The two men “affirmed their shared commitment to advance stability, security, and prosperity across the Middle East and beyond” during the meeting, State Department spokesperson Matthew Miller said in a statement Tuesday.
Miller stated that commitment includes “a comprehensive political agreement to achieve peace, prosperity, and security in Yemen,” adding that Blinken “emphasized that our bilateral relationship is strengthened by progress on human rights.”
Relations between the two countries have been strained in recent years following the torture and murder of journalist Jamal Khashoggi, for which a US intelligence report held the Crown Prince responsible. But in the wake of fluctuating oil prices over the past year – Saudi Arabia this week said it will slash oil output starting in July as part of an effort by producers to shore up crude prices – the Joe Biden administration has sought to reengage with the kingdom.
During the meeting, Blinken and bin Salman “discussed deepening economic cooperation, especially in the clean energy and technology fields,” Miller said in the statement.
Blinken also thanked the Crown Prince “for Saudi Arabia’s support evacuating hundreds of U.S. citizens from Sudan, and for the Kingdom’s ongoing partnership in diplomatic negotiations to stop the fighting there,” the statement added.
The meeting lasted an hour and 40 minutes, a US official told the traveling press, during which they also touched on the potential for normalization of relations with Israel and agreed to continued dialogue on the issue.
A State Department’s travel summary said Blinken would “meet with Saudi officials to discuss US-Saudi strategic cooperation on regional and global issues and a range of bilateral issues including economic and security cooperation,” and participate in meetings of the US-Persian Gulf Cooperation Council and the Global Coalition to Defeat Daesh.
Blinken arrived in Saudi Arabia on Tuesday afternoon, and will travel to Riyadh on Wednesday for further meetings.
Speaking to the pro-Israel lobbying group AIPAC on Monday, Blinken stated that normalization between Israel and Saudi Arabia would be a topic of conversation during his trip.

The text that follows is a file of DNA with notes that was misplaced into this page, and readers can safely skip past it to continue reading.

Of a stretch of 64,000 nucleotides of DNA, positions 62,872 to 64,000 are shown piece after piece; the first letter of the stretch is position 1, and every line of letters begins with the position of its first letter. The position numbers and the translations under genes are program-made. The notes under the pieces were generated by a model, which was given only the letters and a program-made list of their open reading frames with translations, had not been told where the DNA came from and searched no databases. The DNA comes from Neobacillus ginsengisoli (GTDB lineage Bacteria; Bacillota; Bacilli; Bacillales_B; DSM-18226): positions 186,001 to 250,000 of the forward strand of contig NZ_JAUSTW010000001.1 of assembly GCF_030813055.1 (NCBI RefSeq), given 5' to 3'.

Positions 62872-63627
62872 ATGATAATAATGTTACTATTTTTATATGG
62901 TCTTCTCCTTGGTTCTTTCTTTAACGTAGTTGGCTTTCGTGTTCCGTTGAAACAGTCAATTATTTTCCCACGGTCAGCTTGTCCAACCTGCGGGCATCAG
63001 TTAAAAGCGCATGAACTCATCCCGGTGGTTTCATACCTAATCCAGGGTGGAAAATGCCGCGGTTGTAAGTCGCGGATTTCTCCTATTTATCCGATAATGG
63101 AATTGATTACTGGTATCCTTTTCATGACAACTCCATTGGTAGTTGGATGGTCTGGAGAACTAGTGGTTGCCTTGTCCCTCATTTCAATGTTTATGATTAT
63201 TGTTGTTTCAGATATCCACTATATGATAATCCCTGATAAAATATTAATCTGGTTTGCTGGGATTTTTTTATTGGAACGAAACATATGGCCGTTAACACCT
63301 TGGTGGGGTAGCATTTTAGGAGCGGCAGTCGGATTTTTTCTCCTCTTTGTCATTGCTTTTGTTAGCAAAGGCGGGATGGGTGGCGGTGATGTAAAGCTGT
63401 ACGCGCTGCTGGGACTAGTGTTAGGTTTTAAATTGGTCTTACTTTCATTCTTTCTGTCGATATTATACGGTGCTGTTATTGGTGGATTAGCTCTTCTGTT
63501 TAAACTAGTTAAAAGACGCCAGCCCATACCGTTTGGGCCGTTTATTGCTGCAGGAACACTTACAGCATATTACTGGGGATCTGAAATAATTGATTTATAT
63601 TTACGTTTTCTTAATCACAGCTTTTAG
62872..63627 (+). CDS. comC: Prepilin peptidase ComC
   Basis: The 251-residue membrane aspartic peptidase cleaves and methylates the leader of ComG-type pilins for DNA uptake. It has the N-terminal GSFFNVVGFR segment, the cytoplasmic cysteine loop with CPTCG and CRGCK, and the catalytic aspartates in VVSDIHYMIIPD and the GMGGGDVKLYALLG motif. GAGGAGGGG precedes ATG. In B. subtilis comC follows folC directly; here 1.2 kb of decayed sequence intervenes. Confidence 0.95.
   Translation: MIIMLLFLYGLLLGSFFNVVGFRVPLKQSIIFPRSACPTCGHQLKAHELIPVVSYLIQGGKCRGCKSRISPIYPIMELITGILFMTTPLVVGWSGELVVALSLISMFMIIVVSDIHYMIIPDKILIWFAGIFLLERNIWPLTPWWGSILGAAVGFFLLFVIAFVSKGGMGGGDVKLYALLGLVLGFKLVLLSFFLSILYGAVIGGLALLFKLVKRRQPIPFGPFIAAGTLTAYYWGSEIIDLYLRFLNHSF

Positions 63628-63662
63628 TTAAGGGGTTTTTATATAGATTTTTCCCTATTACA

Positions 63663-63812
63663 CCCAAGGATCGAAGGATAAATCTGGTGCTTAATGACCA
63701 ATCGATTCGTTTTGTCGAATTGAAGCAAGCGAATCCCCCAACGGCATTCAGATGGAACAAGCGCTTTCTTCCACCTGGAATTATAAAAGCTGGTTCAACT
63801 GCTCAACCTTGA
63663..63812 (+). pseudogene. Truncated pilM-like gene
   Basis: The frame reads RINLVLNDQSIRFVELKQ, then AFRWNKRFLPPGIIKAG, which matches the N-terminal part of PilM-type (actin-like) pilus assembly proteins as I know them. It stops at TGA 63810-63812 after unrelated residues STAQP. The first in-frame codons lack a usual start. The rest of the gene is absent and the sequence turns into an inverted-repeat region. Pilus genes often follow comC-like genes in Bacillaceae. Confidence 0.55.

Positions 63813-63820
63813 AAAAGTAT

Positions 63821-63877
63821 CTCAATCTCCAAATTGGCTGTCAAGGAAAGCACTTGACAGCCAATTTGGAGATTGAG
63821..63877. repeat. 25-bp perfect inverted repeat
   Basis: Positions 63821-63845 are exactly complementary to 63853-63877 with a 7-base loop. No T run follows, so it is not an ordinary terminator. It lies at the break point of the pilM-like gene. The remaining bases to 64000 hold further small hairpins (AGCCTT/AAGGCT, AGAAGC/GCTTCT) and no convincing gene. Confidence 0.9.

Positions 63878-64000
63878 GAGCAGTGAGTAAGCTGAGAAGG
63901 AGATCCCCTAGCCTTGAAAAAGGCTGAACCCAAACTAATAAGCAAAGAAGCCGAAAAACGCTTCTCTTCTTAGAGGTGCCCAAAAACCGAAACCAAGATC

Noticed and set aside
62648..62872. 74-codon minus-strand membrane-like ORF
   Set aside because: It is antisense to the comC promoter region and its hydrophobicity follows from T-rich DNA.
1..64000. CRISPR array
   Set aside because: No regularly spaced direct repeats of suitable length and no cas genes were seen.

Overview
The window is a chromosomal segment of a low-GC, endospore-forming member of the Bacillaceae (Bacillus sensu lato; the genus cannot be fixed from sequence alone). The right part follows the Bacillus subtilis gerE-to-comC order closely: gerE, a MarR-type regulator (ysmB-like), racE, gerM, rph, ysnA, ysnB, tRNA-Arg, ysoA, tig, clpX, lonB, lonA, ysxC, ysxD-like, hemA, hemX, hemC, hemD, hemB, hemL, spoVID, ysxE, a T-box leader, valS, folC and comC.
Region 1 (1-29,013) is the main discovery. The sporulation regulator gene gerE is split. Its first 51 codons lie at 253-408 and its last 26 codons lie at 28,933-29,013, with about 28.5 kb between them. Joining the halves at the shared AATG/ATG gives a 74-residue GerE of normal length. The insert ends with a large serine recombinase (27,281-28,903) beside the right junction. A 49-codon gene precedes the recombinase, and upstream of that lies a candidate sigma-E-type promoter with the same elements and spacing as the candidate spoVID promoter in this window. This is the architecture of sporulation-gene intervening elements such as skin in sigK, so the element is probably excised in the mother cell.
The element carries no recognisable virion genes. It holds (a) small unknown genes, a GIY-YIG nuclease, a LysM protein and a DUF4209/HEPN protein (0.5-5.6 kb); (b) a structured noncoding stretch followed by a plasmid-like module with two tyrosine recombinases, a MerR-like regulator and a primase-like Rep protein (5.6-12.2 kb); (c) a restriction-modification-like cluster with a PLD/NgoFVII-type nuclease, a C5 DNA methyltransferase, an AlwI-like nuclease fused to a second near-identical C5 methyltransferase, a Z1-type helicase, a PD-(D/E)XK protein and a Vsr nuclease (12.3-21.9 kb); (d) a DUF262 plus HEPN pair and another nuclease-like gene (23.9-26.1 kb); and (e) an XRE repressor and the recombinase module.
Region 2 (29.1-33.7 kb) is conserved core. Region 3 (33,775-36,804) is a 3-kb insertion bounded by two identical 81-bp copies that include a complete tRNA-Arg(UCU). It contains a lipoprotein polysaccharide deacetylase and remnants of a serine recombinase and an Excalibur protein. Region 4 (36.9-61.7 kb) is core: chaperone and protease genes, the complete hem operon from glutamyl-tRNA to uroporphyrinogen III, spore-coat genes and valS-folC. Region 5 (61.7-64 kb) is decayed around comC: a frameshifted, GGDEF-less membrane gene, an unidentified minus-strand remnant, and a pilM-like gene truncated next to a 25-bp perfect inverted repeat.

The production cut announced by Saudi Arabia over the weekend was its biggest in years and will depress its output to 9 million barrels per day. It came after a meeting in Vienna of the alliance known as OPEC+, which includes members of the Organization of the Petroleum Exporting Countries (OPEC), Russia and other smaller producers.
Asked to comment on the decision to slash production ahead of Blinken’s visit, deputy State Department spokesperson Vedant Patel noted that gasoline prices have generally fallen in the US from heights reached a year ago.
“We believe that supply should meet demand, and we’ll continue to work with all producers and consumers to ensure that energy markets support economic growth and lower prices for American families,” Patel said at a briefing, adding, “That’s what we’re focusing on.”
On the campaign trail, then-candidate Joe Biden promised to make Saudi Arabia “the pariah that they are” on the world stage and “make them pay the price” for Khashoggi’s murder. But he reneged on that vow by visiting the country last year and giving the crown prince a fist bump, providing a photo opportunity for the Saudi government and outraging human rights groups.
At the time, the president defended his actions by saying his Saudi trip was critical to US security.
“As president, it is my job to keep our country strong and secure. We have to counter Russia’s aggression, put ourselves in the best possible position to outcompete China, and work for greater stability in a consequential region of the world,” Biden wrote in an op-ed for The Washington Post.
“To do these things, we have to engage directly with countries that can impact those outcomes,” he wrote.
Months after Biden’s visit, the US determined that bin Salman should be granted immunity in a case brought against him by Khashoggi’s fiancée.